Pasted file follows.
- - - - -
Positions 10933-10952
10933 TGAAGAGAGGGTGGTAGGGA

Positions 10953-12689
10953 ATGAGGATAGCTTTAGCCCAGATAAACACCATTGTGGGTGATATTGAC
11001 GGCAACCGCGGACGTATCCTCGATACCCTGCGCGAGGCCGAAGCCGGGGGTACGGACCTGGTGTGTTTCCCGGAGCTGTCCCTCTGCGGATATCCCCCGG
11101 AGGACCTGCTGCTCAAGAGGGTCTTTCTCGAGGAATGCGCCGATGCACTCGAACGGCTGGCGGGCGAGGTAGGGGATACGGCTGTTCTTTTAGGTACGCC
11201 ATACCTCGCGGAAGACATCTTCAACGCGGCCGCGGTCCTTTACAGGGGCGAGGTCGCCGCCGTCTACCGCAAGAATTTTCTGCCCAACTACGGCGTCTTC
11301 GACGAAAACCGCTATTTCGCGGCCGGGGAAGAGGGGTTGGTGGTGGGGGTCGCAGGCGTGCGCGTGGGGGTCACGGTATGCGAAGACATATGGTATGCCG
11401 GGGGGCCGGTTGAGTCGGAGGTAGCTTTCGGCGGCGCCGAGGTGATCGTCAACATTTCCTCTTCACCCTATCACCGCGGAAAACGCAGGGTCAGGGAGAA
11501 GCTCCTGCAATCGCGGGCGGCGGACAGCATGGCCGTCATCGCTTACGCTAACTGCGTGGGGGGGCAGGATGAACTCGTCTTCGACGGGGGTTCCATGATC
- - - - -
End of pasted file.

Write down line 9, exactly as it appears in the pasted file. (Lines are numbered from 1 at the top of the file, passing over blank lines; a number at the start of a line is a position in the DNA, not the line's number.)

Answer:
11401 GGGGGCCGGTTGAGTCGGAGGTAGCTTTCGGCGGCGCCGAGGTGATCGTCAACATTTCCTCTTCACCCTATCACCGCGGAAAACGCAGGGTCAGGGAGAA